Connecting Europe with a Hyperloop Network

By Delft Hyperloop, February 2019

The key features of a hyperloop transportation system are low energy use, high-speed travel and the ease of a turn-up and go system. This unique combination causes the hyperloop system to be considered as the fifth mode of transportation. To optimally exploit the use of these features, distances traveled with a hyperloop will need to be over 100 km. For distances up to 100 km, the train remains an efficient option. The (high-speed) rail network within Europe is already well established and there is no need for a hyperloop to compete with trains on smaller distances. Both airlines as airports are already indicating that they cannot handle the expected growth in aviation in the upcoming decades.  It is safe to assume that a hyperloop system will be a direct competitor of short-haul (up to three hours) airline flights. A properly designed hyperloop network is, therefore, able to take over a significant amount of the short-haul flights within Europe. Within transportation research, the design and optimization of a new network is defined as a Network Design Problem (NDP).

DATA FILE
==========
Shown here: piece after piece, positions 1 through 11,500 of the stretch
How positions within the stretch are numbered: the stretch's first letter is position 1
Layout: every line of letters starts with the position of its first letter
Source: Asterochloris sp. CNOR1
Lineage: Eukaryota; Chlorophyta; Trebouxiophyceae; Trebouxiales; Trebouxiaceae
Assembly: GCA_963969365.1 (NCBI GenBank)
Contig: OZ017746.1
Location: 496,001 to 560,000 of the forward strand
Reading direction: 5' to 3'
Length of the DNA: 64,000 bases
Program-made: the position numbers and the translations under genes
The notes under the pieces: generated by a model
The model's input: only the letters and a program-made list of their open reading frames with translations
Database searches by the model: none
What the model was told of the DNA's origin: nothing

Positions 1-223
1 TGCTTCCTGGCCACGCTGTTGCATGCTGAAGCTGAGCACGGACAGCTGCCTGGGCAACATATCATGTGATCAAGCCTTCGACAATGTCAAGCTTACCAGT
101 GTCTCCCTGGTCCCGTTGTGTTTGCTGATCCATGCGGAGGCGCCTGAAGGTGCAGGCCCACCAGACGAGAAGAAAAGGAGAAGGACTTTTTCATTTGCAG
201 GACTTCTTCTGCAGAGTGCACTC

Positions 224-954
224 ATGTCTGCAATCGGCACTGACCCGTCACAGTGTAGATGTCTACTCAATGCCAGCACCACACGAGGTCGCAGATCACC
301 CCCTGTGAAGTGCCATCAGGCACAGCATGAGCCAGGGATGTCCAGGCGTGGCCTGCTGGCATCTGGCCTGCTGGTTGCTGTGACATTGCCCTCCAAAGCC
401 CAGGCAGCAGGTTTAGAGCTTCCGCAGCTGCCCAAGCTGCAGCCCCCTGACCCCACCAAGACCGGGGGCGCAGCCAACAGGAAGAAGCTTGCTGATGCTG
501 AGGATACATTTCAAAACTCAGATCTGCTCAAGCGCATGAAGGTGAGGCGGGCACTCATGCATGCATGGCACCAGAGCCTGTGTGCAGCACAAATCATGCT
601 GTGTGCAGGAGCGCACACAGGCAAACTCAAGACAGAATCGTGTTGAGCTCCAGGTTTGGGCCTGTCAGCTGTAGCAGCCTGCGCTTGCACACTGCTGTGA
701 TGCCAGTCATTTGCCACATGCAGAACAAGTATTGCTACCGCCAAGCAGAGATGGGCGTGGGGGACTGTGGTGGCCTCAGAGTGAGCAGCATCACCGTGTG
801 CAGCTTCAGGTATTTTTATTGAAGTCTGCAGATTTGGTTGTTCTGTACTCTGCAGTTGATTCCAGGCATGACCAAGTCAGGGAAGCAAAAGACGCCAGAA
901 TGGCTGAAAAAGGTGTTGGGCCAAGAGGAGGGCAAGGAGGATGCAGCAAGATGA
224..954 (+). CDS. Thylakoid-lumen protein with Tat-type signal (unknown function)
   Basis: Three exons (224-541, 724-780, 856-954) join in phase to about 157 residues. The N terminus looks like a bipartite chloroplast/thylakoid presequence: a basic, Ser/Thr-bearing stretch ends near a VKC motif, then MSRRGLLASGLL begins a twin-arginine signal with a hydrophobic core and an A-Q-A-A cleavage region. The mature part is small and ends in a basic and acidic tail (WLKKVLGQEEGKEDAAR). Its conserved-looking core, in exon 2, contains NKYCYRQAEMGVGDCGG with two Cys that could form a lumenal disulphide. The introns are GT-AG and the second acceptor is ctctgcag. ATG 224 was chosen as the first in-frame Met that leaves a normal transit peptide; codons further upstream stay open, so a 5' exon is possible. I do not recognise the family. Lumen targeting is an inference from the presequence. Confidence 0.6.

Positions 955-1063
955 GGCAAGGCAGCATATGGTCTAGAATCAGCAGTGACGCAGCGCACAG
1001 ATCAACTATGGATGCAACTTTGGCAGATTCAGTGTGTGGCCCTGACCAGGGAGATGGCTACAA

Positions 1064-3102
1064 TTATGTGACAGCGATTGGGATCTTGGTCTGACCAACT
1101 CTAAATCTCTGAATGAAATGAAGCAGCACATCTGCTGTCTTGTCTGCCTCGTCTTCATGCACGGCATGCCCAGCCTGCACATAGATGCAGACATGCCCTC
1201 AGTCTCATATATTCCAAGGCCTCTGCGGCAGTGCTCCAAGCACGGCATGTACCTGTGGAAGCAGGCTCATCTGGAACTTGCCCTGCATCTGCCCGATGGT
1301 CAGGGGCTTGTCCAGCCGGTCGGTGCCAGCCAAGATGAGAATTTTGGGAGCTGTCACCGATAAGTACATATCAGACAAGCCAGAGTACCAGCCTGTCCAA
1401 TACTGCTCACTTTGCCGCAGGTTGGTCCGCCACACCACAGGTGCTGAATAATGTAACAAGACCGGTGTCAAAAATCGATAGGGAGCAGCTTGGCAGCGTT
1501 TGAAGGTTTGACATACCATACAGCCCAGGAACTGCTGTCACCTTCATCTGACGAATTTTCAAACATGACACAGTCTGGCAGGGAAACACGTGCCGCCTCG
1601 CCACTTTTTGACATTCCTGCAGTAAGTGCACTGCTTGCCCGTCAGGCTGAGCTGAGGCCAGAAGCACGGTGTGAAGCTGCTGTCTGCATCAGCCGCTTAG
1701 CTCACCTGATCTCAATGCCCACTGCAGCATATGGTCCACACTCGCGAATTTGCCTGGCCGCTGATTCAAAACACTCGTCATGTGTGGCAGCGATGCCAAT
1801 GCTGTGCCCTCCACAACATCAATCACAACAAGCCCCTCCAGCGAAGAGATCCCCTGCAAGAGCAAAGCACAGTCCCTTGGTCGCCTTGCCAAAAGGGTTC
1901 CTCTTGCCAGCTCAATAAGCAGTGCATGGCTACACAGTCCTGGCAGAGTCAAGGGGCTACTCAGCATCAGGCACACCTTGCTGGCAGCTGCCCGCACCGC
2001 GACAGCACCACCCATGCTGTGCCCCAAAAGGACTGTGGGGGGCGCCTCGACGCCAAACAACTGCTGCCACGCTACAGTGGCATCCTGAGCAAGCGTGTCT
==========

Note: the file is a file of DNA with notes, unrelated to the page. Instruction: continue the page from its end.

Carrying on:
To start the analysis of any possible European Hyperloop Network, data from Eurostat was imported. The total air passenger numbers for the year 2017 between any two commercial airports within Europe were used to precisely determine the demand for short-haul travel. The passenger numbers were converted from airports to cities to allow for a new network design. For the few cities in Europe that contain multiple airports, the sum of all the airports in that city is taken. In this way, a database was created containing the demand between over 3000 origin-destination pairs (OD-pairs) within Europe. Air travel has grown significantly over the past decades and this growth is expected to continue and even accelerate in the upcoming decades. Since it is expected that it takes about 15 to 20 years before a complete hyperloop system will be installed, the network should be designed for the expected demand in the future. Eurostat presented several growth scenarios between 2017 and 2040 for air travel, with an average increase of 140% for European flights as the most realistic scenario. These growth factors are estimated per country as well by Eurostat and were used to estimate the increase in demand for every OD-pair within our database.